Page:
OUT MetroWest became an independent not-for-profit organization in 2015, but it began to operate youth programs in 2011. The organization’s first program, WAGLY, was created as a program of the Unitarian Universalists of Wellesley. It formed in response to requests from local youth and their families, who sought a safe space for LGBTQ high schoolers in MetroWest Boston. Jack Lewis, then a minister at the Unitarian church, led the initial group with the help of supportive community members. The only program of its kind between Boston and Worcester, WAGLY immediately drew dozens of area youth with its weekly social, educational, and supportive meetings.
In 2012, the organization’s second program launched. Umbrella, a twice-monthly program for transgender and gender non-conforming high schoolers, was created in response to community requests. Like WAGLY, Umbrella operated out of the Unitarian church in Wellesley and meetings offered a similar combination of social interaction, education, and support, but they were facilitated by transgender and gender non-conforming adults.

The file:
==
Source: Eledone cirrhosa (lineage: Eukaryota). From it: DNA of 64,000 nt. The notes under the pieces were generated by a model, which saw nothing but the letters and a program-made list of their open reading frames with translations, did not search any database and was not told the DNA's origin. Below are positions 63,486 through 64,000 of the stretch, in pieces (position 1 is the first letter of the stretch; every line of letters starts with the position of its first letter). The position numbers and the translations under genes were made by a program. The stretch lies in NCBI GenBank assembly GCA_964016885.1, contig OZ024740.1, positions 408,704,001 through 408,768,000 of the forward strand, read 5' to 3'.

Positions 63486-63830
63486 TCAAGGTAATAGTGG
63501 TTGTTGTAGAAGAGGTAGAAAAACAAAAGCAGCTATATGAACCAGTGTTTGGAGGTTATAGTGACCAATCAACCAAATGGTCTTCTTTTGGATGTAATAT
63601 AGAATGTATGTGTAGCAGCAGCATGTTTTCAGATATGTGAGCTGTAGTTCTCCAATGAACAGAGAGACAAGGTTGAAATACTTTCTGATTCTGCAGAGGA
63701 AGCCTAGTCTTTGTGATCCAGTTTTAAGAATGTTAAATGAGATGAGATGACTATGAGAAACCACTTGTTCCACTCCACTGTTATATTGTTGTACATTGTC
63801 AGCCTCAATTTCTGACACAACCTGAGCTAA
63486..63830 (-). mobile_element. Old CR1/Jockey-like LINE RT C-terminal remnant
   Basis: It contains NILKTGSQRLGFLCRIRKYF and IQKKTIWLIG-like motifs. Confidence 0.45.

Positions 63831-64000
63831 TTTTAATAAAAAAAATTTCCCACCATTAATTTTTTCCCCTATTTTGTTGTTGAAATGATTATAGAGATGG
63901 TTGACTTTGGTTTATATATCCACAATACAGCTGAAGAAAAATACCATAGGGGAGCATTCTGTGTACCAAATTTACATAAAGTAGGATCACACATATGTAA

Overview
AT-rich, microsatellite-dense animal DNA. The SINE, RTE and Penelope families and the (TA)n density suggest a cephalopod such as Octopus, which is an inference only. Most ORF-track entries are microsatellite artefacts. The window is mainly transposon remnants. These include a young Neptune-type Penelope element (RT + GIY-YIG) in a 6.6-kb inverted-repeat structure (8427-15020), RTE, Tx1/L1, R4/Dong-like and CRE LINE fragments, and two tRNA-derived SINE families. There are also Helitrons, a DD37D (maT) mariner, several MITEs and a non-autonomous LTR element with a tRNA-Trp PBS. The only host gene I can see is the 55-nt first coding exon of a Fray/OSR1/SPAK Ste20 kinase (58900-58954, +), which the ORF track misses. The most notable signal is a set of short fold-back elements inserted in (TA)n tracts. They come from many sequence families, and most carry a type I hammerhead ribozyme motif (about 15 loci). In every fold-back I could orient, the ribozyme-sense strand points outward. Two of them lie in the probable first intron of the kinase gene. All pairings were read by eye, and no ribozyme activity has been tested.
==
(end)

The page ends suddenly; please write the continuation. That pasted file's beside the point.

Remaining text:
By 2014, the demand for programming was only increasing, and it became clear that the programs had outgrown their home at the church. The organization decided to seek independent not-for-profit status as OUT MetroWest, with Jack Lewis serving as executive director.
As an official not-for-profit, the organization began to form a “home base” in 2015, securing office space and launching the state’s first program for LGBTQ and allied middle schoolers, Nexus, in Framingham. Between WAGLY, Umbrella, and Nexus, the organization currently runs eight youth meetings per month. Since 2011, OUT MetroWest has directly served more than 800 youth at its meetings, has conducted dozens of trainings for local schools and organizations, and has welcomed nearly 200 guests at its events for LGBTQ families. In April 2017, Sawyer Bethel, LICSW was named the organization’s Interim Executive Director, following Jack Patrick Lewis’s election to the state legislature. Plans for 2017 and beyond include an expansion in drop-in hours for LGBTQ young people.